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Zach Parrish Talks Disney's ‘Us Again’ Animated Short

For the director of the studio’s vibrant and lively new 7-minute film, now playing theatrically in front of ‘Raya and the Last Dragon,’ yearning for what you had in the past can prevent you from enjoying what you have in the present.

Now playing in theatres on the same bill as Walt Disney Animation Studios’ latest animated feature, Raya and the Last Dragon, Director Zach Parrish’s vibrant and lively new original theatrical short, Us Again, skillfully brings together dance, music, emotional storytelling, and inspired animation to tell a story about an older couple trying to recapture the spark in their lives.

The studios’ first new theatrical short since the Inner Workings fronted Moana in 2016, the seven-minute Us Again is set in a vibrant city pulsating with rhythm and movement, where an elderly man and his young-at-heart wife rekindle their youthful passion for life and each other on one magical night.  The years fade away as the joy of dancing propels them across the exciting cityscape of their youth and revives fond memories and ambitions.  

The film, told entirely without dialogue, is set to an original funk and soul musical score reminiscent of the mid-60s. It’s scheduled to make its streaming debut in June on Disney+.

Parrish, an 11-year veteran of Disney Animation, served as head of animation on Big Hero 6 and director of the Short Circuit film, Puddles, in addition to his numerous animation credits on features at the studio.  Us Again is produced by Brad Simonsen (associate producer on Big Hero 6, Zootopia and Ralph Breaks the Internet), and executive produced by Jennifer Lee, chief creative officer for Walt Disney Animation Studios. Award-winning choreographers/dancers Keone and Mari (featured performers on World of Dance, and renowned for their collaborations with such top talents as Justin Bieber and Billie Eilish), and acclaimed composer Pinar Toprak (Captain Marvel) also joined Parrish on the production.

AWN recently spoke to the director about the film. He shared his insights on the story’s origin and the concept of getting older, opportunities to “cheat” by reusing assets from other films, and what he learned directing Puddles that he brought to his new production.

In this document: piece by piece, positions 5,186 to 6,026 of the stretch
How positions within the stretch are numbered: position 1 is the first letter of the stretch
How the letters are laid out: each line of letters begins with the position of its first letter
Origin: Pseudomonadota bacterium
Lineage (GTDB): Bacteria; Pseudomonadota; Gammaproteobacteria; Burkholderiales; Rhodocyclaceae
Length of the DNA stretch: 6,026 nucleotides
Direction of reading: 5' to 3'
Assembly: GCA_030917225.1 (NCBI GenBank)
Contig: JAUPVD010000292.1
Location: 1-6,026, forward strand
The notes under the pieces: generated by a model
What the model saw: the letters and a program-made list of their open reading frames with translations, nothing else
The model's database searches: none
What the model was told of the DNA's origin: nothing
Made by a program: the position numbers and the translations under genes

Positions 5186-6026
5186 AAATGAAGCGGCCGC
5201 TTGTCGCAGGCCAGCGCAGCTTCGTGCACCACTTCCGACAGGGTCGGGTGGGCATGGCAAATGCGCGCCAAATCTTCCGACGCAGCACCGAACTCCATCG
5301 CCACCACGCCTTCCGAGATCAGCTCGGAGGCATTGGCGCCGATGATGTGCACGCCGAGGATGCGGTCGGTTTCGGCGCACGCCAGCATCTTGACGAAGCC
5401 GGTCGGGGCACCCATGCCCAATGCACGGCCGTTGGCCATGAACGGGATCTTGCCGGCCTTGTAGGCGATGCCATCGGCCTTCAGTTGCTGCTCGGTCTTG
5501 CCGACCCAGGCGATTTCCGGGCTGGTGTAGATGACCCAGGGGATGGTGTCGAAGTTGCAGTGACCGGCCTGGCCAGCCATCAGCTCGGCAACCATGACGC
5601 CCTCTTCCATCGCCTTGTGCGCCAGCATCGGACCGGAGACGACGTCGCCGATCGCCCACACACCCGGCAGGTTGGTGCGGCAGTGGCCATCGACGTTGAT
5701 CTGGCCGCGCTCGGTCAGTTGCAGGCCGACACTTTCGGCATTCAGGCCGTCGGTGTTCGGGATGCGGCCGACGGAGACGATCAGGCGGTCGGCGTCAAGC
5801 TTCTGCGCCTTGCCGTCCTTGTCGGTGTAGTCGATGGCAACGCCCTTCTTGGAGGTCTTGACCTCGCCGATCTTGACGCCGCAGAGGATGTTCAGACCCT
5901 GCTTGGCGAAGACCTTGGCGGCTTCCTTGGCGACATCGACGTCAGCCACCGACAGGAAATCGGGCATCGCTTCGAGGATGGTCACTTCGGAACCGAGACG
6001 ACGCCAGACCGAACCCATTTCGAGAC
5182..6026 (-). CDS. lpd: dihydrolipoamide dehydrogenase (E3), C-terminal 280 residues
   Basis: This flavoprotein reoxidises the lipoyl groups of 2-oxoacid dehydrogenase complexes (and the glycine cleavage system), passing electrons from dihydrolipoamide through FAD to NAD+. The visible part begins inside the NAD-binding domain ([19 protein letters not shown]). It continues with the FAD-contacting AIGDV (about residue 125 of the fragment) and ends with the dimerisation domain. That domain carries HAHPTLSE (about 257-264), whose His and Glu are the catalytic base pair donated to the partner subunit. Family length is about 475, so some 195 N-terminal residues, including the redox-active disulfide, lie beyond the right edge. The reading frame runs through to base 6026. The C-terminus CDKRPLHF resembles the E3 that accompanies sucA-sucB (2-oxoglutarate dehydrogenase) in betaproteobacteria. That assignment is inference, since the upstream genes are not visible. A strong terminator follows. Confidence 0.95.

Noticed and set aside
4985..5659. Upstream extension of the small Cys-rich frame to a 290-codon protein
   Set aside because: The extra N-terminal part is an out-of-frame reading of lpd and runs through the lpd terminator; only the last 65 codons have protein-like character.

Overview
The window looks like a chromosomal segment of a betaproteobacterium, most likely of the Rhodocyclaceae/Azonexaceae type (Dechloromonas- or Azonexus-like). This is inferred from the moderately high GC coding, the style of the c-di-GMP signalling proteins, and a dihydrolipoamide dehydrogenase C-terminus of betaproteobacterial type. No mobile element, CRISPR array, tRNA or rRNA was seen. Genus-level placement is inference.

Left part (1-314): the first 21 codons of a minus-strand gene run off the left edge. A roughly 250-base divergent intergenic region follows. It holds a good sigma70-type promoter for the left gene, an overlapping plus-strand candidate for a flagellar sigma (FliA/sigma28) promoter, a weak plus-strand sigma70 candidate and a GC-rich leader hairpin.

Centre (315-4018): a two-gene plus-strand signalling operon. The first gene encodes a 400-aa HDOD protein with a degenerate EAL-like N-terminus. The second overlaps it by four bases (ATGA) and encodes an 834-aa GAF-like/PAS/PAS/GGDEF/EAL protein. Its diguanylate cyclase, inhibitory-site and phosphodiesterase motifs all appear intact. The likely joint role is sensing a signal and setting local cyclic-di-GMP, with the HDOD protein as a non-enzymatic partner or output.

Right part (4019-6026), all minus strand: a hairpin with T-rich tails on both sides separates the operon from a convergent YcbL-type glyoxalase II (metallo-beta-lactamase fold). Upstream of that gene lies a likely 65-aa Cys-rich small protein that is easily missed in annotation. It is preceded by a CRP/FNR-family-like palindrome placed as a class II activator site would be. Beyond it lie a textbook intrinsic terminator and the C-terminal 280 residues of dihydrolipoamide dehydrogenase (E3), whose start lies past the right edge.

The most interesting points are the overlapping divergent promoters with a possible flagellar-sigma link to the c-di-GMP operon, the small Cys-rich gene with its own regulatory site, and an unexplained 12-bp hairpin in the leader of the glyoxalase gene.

Dan Sarto: What’s the genesis of your story about an elderly couple, chasing their youth, told without dialogue, that’s intimately integrated with music that completely drives the narrative?

Zach Parrish: The idea to not use dialogue was there from the beginning. I love stories that are told through pantomime, and I love stories that are told through dance and music. I'm a huge Fantasia fan. Those films are beautiful in their lack of dialogue. The origin of the story comes from my realization that I'm starting to get a little older. My knees are starting to give out, things like that. But in talking to my mom about her perspective on aging, she talks about all the things she's going to do when she grows up, and she's in her mid-sixties. And that really started jogging my mind as far as her definition of youth, my definition of youth, and how they’re arbitrary choices. It's a state of mind. That really got me thinking about “fountain of youth” stories and having a character who gets to have that youth again, dancing in the rain and all of that. It came together [as a story] early on years ago. I'm just excited that it got to finally get put together.

DS: How, how close to your original idea is the final film?

ZP: You know, these things shift all over the place. I think the intent of the film is the same. That's always your goal. Details of the plot always shift. But my original idea was always this older couple, rain is the fountain of youth, and there’s this realization that you can't stay focused on the past or you're going to miss the present. That was always at the heart of it. I'm happy that all made it all the way through to the end. I'm proud of that.

DS: Your film is filled with dance, lots of stylized, interesting movement. There are lots of characters, lots of visual elements. You’ve got folks running across the frame in front of a giant fountain. I'm thinking, “My goodness, there’s a lot of stuff in here.”

ZP: [Laughs] Well, you’re not wrong!

DS: We’ll get to all that “stuff” in a minute. How did you animate the dancing? How was it choreographed? Is the animation keyframed, did you use motion-capture? Are the dancing crowds done with sims? How did you create all that action?